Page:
San Jose Could Save Millions by Tackling Audit Findings

San Jose faces nearly 300 open audit findings that could save the city millions of dollars if resolved.

The City Council on Tuesday will hear a report from resident auditor Sharon Erickson, who found 296 pending recommendations. Six of those could potentially settle legal disputes and 18 could save the city at least $13 million. Many date back to audits from five or six years ago.

An audit in 2011 found that the city needed to collect about $148,000 in overpayments for unused sick leave. While most of it was collected, the city in December assigned an attorney to track down the rest.

An audit a year late, which called for an overhaul of the San Jose Police Department’s oversight of off-duty police work, issued 30 recommendations. The department followed through with five, partially resolved 19 and has yet to tackle six of those directives.

Most of the proposals in a 2014 audit of San Jose libraries have been resolved or at least addressed. Some of those changes include going cash-free in all branches and adjusting hours and staffing to keep up during the busiest days and hours.

Erickson’s office issues several audits a year to heighten efficiency and save money. Every six months she brings the council up to speed on all open recommendations. Since the last report, 45 recommendations were enacted or closed.

For example, San Jose recently reached an agreement with its unions on cost-saving measures for the city’s two retirement systems. Also last year, the city assigned more responsibilities to its library volunteers to help staff.

But a considerable amount of work remains, Erickson said. The Department of Transportation has yet to find enough money to maintain roads and shrink the backlog for repaving the city’s worst streets. There’s a chance some of that could be addressed by a citywide or countywide sales tax heading to the ballot later this year.

The city’s IT department continues to work on 10 recommendations from a 2012 audit to improve general controls. Meanwhile, the city’s customer service arm has yet to close out 20 recommendations.

To view the entire 208-page report, click here.

More from the San Jose City Council agenda for March 22, 2016:

  • A developer wants to build a 261-room hotel in Alviso. Mayor Sam Liccardo and three council members—Vice Mayor Rose Herrera, Manh Nguyen and Johnny Khamis—said that’s fine, as long as they put up $50,000 for wetland restoration and flood protection.

WHAT: City Council meets
WHEN: 1:30pm Tuesday
WHERE: City Hall, 200 E. Santa Clara St., San Jose
INFO: City Clerk, 408.535.1260

Jennifer Wadsworth is a staff writer for San Jose Inside and Metro Newspaper. Email tips to [email protected] or follow her on Twitter at @jennwadsworth.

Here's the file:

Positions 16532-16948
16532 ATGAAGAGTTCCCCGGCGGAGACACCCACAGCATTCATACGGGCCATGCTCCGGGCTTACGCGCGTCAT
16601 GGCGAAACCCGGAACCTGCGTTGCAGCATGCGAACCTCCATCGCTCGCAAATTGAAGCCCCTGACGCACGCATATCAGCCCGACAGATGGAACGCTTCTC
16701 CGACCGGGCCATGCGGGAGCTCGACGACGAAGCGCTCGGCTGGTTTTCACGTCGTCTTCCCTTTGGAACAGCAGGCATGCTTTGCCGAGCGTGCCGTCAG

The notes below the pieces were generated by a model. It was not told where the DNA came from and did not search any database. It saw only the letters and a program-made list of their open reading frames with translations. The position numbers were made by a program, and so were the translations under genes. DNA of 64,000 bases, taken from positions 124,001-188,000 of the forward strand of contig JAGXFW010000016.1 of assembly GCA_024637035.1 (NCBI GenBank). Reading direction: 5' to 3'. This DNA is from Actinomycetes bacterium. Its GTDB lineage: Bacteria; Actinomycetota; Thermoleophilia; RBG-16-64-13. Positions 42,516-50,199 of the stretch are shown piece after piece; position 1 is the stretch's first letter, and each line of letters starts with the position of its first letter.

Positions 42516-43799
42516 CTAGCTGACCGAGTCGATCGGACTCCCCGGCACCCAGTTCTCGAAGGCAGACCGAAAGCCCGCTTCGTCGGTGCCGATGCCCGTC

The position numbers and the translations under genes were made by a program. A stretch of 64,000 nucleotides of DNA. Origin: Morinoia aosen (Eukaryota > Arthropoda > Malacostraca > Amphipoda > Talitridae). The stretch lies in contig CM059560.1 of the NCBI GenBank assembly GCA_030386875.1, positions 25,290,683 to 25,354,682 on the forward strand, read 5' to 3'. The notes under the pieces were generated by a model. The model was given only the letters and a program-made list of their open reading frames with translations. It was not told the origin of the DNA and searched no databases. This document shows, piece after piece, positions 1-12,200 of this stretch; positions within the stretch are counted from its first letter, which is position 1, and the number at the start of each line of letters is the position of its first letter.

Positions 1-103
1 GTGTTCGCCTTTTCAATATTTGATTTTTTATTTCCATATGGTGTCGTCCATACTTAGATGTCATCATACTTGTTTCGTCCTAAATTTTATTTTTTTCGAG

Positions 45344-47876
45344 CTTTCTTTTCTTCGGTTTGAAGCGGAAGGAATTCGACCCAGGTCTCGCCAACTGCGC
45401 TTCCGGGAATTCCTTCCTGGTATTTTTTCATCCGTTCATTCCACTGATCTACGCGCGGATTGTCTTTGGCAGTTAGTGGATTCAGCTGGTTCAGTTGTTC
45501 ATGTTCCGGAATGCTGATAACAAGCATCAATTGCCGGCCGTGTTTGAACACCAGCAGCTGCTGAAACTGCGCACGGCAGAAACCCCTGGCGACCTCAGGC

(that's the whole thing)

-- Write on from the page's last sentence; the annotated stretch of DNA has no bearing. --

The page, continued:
4 Comments

  1. > San Jose faces nearly 300 open audit findings that could save the city millions of dollars if resolved.

    > Six of those could potentially settle legal disputes and 18 could save the city at least $13 million.

    Free money!

    So much money, in fact that the City can cancel the stupid sales tax increase which is intended to goose the tax payers out of a mere $40 million.

    1. Implement audit findings: $ umpteen million.
    2. Settle legal disputes, $13 million
    3. Cancel homeless hotel project, $1.4 million
    4. Stop spending on “global warming”, $ umpteen million
    5. End “sanctuary city”, $ umpteen million
    6. Collect overdue library fines, $6 million
    7. Stop accepting, providing foster care, and/or resettling illegal immigrants/refugees, $ umpteen million
    8. Stop the stupid “traffic calming” and “bike lanes”, $ umpteen million (How much did it cost to paint the stupid “green bike lanes”?)
    9. etc.
    10. etc.
    11 etc.

    And, undoubtedly, there’s plenty more money to be found just be scrubbing all the little “vanity projects” promoted by “activist groups:.

    No tax increases need Just say no.

  2. Now Peralez is getting in on the junkets? When does the madness stop. Im sure District 3 citizens would love for that money to be spent on something more meaningful.

  3. But… but… a lotta this money is for us cronies! The city council will have to pull our fingers out of the city’s pockets!

    Can’t have that, can we? There must be another way. Lemme think…

    OK, how about this: We raise taxes! Then everyone is happy! …Well, everyone but the chumps who have to pay more taxes. But who cares about them, eh? We’re your real pals! Really.

    *****

    (That was only about half sarcasm)